Both Paul and James also demonstrate that justification by faith alone (and the transformed life that follows from it) is rooted in the Old Testament — specifically in Genesis 15:6. These apostles apply this text in different but complementary ways. Paul cites Genesis 15 from the perspective of the beginning of Abraham’s faith. When Abraham believed God, he was truly counted righteous apart from any works.
ABSTRACT: Paul writes, “One is justified by faith apart from works of the law.” James writes, “A person is justified by works and not by faith alone.” How can Christians understand this tension in apostolic teaching? The message of the whole Bible on faith and works brings clarity to the relationship between Paul and James. Both the Old and New Testaments affirm justification by faith alone alongside the necessity of good works. Both Testaments, likewise, warn of fake faith and dubious good works. The messages of Paul and James, then, though paradoxical at first glance, together bear witness to the consistent teaching that God justifies us by faith, not works — and that true saving faith perseveres in faithful obedience.
For our ongoing series of feature articles by scholars for pastors, leaders, and teachers, we asked Chris Bruno, assistant professor of New Testament and Greek at Bethlehem College & Seminary, to address the relationship between faith and works in the writings of Paul and James.
If you have been a Christian for any length of time, you have probably spent time pondering the relationship between faith and works. In Romans 3:28, Paul declares that we are “justified by faith apart from works of the law.” This seems straightforward. Justification is by faith alone. But then in James 2:24 we read, “A person is justified by works and not by faith alone.” How then could any thinking person accept these both? This tension — what some call a contradiction — has been a perennial question throughout the history of the Christian church. Volume upon volume has been written on the relationship between faith and works, yet we continue to stumble over this tension. Therefore, it will be helpful for us to revisit this question and ask how we can sharpen our understanding of the whole Bible’s teaching on this important issue.
I don’t want to pretend that we can answer all of the questions in this short essay, but in what follows, we will walk through a series of clear principles that the Bible teaches us about faith and works. We will move through several more or less concentric circles, starting with broader statements and working toward the more specific. As we walk through these principles, we are going to let them stand in tension at first, but we will slowly bring them together. Through this process, we will see the big picture of faith and works throughout the Bible, which also will help us see how James and Paul relate to one another on this important topic, and finally, how these tensions must be seen in light of our union with Christ. In other words, we will look at the biblical evidence and ask where the points of tension can actually help us get more clarity about what the Bible teaches about faith, works, and justification.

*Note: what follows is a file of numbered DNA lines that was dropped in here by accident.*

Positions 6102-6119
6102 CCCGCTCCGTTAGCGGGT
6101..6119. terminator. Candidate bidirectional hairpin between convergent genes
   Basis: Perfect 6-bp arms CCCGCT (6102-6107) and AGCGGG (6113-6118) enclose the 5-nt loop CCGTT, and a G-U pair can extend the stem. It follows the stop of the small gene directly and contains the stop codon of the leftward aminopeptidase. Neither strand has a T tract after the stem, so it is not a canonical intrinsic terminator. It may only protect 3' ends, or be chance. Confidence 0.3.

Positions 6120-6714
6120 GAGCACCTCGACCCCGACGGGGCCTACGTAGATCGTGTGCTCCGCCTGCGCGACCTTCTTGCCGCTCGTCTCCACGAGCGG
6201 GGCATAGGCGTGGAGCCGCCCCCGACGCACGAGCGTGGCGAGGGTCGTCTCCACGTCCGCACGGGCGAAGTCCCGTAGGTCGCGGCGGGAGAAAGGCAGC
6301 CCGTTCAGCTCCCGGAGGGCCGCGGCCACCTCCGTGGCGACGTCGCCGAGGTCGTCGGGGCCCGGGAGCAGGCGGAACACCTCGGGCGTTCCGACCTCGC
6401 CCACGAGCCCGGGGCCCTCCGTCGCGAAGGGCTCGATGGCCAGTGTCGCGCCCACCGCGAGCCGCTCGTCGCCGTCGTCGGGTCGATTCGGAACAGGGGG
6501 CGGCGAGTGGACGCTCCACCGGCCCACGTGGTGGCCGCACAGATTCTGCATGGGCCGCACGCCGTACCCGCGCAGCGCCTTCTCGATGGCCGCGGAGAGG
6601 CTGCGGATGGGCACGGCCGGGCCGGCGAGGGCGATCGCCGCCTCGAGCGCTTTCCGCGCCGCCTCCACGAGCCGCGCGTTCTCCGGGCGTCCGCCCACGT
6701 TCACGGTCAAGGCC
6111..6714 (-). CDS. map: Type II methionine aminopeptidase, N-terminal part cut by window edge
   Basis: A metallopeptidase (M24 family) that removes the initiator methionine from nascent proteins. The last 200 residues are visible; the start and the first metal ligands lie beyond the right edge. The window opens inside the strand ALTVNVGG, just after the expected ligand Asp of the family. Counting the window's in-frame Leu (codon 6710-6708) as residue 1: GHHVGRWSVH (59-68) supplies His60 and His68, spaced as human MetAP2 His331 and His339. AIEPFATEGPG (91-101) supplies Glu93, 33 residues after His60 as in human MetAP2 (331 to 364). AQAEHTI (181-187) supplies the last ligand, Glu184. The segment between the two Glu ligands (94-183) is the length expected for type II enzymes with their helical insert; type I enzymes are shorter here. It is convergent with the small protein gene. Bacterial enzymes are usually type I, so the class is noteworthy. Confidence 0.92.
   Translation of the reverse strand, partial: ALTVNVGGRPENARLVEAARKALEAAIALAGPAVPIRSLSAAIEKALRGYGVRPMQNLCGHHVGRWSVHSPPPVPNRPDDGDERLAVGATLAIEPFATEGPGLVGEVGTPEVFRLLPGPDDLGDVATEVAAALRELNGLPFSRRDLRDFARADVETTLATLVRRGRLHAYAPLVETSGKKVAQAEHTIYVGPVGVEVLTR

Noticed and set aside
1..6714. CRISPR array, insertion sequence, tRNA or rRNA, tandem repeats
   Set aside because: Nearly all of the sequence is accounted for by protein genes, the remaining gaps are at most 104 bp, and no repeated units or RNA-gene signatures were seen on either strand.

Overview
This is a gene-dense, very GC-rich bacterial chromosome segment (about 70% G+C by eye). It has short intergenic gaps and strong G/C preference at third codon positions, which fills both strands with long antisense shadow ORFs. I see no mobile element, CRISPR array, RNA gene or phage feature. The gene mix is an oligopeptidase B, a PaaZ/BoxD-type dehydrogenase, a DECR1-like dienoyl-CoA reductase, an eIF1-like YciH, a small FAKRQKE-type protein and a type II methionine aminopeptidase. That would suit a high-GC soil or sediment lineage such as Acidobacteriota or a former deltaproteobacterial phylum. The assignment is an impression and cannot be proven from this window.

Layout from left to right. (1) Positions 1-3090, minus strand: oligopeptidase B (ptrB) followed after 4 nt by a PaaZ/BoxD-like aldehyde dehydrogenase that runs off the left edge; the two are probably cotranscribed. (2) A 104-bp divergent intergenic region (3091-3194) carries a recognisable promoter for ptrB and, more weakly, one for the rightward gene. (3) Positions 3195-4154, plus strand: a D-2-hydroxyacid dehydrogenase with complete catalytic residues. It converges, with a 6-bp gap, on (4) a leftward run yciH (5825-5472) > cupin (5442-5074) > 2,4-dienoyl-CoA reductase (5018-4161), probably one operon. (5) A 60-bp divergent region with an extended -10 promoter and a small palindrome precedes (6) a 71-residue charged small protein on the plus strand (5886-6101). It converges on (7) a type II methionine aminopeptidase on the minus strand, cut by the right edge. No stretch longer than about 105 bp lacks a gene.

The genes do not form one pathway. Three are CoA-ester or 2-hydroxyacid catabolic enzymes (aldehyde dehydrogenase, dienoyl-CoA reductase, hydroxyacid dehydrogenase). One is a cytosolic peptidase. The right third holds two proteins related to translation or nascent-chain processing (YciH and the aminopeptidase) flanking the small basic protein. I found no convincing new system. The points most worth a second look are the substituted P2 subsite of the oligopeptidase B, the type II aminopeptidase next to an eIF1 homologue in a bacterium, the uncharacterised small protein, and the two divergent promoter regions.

A working definition of justification will help us frame our discussion moving forward. We’ll start with the definition of justification that J.I. Packer suggests. Packer defines justification as “a judicial act of God pardoning sinners (wicked and ungodly persons, Romans 4:5; 3:9–24), accepting them as just, and so putting permanently right their previously estranged relationship with himself. This justifying sentence is God’s gift of righteousness (Romans 5:15–17), his bestowal of a status of acceptance for Jesus’s sake.”1 To boil it down, justification is God’s declaration that a person has the status righteous. Consequently, this justified person is now accepted as part of his covenant people.2 It is important to note this definition as we begin, for justification is concerned with answering the question of how we are right with God. Ultimately, the question of faith and works centers on our relationship with God. How are we made right with God, and how should this status affect us?
Justifying Faith and Necessary Works
Church historians often say that the material cause of the Protestant Reformation was justification by faith alone. That is to say, if we are considering what the Reformers were actually saying and teaching, justification by faith alone is at the top of the list. And this principle of justification is clear throughout the New Testament, especially in Paul’s letters. As I mentioned earlier, Romans 3:28 is not ambiguous: “One is justified by faith apart from works of the law.” While some might disagree about what exactly Paul means by “works of the law,” most Protestants (and even Roman Catholics in some way3) have agreed that Paul is teaching that faith alone justifies us because faith alone unites us to Jesus.
Paul reiterates the same principle in Ephesians 2:8–9: “By grace you have been saved through faith.” In this context, Paul is using the phrase “saved through faith” similarly to the way he uses “justified by faith” in Romans and Galatians. He is describing the glorious status that we have because of our union with Christ. As Lynn Cohick observes, “Paul has already in so many words conveyed the concept of justification when he declared that we were made alive with Christ” (see vv. 5–6).4 As a result of this, God has “seated us with him in the heavenly places in Christ Jesus” (v. 6). Thus, Paul is emphasizing that we are, in a sense, already seated with Christ in heaven; this heavenly position is rooted in our status as justified in Christ. We are united to Christ by faith alone; therefore, we are justified by faith alone. Again, we are declared righteous through faith alone because our only hope of justification is in Christ alone.